Poll: Scientist gains on Trump House loyalist

By George Cahlink | 10/13/2020 07:21 AM EDT

Rep. Lee Zeldin (R-N.Y.) with President Trump on Air Force One in 2018.

Rep. Lee Zeldin (R-N.Y.) with President Trump on Air Force One in 2018. Zeldin/Facebook

New York Republican Rep. Lee Zeldin is locked in a tight race with Democrat Nancy Goroff, a university researcher whose campaign has touted her work on climate issues.

According to a fresh poll from GQR, Zeldin, an ally of President Trump who represents a large chunk of Long Island, leads Goroff 49% to 48% in a race that has emerged in recent weeks as a potential pickup opportunity for Democrats.

The same survey found Democratic presidential nominee Joe Biden leading Trump by 4 percentage points in the 1st District, where the president won by 12 points in 2016, a sign of weakening GOP support.

Nancy Goroff. Photo credit: @ngoroff/Twitter
Nancy Goroff. | @ngoroff/Twitter

The poll was paid for by the Democratic, pro-science political action committee 314 Action, which prioritizes getting scientists elected to Congress.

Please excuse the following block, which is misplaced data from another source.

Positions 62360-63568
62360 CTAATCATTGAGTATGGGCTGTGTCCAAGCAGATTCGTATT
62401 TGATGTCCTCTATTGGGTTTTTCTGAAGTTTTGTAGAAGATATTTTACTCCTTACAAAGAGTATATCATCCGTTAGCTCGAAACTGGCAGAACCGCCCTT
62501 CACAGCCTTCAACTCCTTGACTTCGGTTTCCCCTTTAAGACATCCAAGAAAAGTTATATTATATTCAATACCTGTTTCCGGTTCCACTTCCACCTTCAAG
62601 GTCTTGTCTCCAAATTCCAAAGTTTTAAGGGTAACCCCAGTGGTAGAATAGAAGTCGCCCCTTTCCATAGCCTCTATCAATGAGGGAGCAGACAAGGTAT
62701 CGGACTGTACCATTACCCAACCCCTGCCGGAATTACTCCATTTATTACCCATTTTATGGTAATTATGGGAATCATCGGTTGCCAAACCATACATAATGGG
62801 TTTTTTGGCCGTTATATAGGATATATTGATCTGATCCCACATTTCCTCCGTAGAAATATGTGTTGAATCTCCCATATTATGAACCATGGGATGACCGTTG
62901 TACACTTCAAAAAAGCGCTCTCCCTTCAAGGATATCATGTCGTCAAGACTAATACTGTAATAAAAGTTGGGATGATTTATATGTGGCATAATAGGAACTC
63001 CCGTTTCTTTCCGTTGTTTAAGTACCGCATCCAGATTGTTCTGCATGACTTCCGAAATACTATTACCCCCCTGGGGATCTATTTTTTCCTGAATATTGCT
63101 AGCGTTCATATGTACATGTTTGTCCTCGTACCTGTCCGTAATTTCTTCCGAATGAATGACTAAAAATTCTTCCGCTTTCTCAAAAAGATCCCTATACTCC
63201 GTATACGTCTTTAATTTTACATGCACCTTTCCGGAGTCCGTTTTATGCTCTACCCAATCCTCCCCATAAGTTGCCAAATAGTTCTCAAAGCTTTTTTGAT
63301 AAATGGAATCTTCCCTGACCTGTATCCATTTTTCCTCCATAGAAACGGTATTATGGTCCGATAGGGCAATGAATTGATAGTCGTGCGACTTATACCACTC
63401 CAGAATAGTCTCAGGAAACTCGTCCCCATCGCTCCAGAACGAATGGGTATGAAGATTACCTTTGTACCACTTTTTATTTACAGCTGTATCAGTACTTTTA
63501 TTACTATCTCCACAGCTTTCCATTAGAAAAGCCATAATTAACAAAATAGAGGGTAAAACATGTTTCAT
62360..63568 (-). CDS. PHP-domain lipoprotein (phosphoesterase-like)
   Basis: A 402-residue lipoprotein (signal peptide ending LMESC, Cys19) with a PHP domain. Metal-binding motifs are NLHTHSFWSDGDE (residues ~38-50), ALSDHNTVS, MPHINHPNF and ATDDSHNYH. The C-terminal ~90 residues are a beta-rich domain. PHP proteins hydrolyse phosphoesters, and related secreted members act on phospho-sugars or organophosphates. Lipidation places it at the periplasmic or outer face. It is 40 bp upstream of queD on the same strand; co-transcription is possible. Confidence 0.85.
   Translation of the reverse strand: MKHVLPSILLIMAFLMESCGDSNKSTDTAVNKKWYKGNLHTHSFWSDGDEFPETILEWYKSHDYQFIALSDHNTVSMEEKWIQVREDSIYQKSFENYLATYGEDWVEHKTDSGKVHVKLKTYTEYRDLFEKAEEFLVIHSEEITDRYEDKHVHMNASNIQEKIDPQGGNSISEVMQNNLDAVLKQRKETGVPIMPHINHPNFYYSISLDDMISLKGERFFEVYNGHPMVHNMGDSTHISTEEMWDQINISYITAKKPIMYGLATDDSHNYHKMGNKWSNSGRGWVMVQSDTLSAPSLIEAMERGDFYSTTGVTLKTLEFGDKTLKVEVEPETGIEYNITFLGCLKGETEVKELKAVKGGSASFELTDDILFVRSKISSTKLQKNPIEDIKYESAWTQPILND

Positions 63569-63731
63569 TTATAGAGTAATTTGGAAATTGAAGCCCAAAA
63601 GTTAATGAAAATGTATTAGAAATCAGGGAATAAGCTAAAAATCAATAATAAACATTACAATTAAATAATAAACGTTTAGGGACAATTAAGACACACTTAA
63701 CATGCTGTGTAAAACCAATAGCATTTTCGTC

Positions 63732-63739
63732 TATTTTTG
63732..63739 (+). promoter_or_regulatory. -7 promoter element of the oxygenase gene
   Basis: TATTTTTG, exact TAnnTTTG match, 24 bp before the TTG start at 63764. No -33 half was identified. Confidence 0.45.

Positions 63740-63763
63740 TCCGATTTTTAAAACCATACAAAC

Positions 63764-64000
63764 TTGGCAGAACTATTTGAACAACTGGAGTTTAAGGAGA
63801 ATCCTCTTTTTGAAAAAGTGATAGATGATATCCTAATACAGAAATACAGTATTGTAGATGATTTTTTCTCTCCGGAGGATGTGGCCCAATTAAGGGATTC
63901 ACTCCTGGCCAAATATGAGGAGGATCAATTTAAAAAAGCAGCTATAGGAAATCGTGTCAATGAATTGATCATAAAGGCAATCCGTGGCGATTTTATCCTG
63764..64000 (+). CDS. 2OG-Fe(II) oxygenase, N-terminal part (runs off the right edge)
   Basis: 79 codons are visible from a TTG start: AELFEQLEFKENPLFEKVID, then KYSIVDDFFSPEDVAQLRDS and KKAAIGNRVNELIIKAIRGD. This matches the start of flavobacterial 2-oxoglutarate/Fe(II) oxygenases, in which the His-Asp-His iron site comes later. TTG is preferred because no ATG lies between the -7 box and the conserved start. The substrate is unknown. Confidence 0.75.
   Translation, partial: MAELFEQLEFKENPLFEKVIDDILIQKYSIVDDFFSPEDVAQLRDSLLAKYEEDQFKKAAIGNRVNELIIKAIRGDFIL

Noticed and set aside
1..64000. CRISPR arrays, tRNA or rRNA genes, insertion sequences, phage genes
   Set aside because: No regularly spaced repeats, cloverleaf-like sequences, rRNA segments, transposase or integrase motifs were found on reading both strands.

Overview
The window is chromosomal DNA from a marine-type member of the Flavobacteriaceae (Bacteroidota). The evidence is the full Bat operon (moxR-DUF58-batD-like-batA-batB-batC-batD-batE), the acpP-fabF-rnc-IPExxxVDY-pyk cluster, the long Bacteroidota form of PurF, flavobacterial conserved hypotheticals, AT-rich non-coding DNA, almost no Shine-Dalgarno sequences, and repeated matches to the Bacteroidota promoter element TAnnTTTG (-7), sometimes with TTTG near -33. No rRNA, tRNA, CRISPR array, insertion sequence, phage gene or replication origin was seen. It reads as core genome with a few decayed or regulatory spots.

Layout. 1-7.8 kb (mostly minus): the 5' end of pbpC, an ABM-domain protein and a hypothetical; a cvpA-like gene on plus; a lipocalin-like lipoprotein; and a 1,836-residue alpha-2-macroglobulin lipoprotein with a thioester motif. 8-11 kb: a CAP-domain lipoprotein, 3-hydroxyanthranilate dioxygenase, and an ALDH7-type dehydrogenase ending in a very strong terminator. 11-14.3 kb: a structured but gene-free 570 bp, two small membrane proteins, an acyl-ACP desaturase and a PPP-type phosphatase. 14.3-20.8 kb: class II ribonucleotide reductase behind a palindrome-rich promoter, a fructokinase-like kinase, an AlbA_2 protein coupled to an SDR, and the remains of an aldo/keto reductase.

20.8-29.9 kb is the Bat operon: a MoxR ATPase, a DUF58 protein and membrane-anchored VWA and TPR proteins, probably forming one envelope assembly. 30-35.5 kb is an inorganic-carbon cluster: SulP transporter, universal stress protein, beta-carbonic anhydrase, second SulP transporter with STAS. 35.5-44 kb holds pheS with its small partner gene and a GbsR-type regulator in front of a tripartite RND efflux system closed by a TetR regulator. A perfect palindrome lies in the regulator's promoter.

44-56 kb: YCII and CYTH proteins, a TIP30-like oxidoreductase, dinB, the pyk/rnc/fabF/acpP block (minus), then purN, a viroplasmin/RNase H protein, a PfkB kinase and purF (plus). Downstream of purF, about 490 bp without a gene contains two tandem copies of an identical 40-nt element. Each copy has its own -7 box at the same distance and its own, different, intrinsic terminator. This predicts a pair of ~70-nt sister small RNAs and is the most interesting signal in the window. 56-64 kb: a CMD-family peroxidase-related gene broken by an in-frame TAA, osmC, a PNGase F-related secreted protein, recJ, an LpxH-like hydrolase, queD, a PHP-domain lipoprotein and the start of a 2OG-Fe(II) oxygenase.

GQR, a firm that works mainly with Democrats, polled 402 likely voters. The survey had a 4.9-point margin of error.

314 Action is expecting to spend at least $1.7 million in Goroff’s campaign to run television and digital ads in the crowded and expensive New York City market.

If elected, Goroff, who is on leave as the chairwoman of the chemistry department at Stony Brook University, would be the first female PhD scientist to serve in the House.

She has made science the center of her campaign and touted work she has done on developing solar energy materials that can help combat global warming.

Zeldin, first elected in 2014, was an outspoken defender of Trump during the impeachment trial, but he has occasionally broken with his party on environmental issues, including backing a ban on drilling off the Atlantic Coast.

Goroff and Zeldin are scheduled to participate in a climate forum this evening and a debate Monday.

314 Action is hoping to replicate the success it had in 2018, when hundreds of thousands of dollars in late spending from the group helped Rep. Joe Cunningham (D-S.C.) pull off a surprise win by touting his opposition to offshore drilling.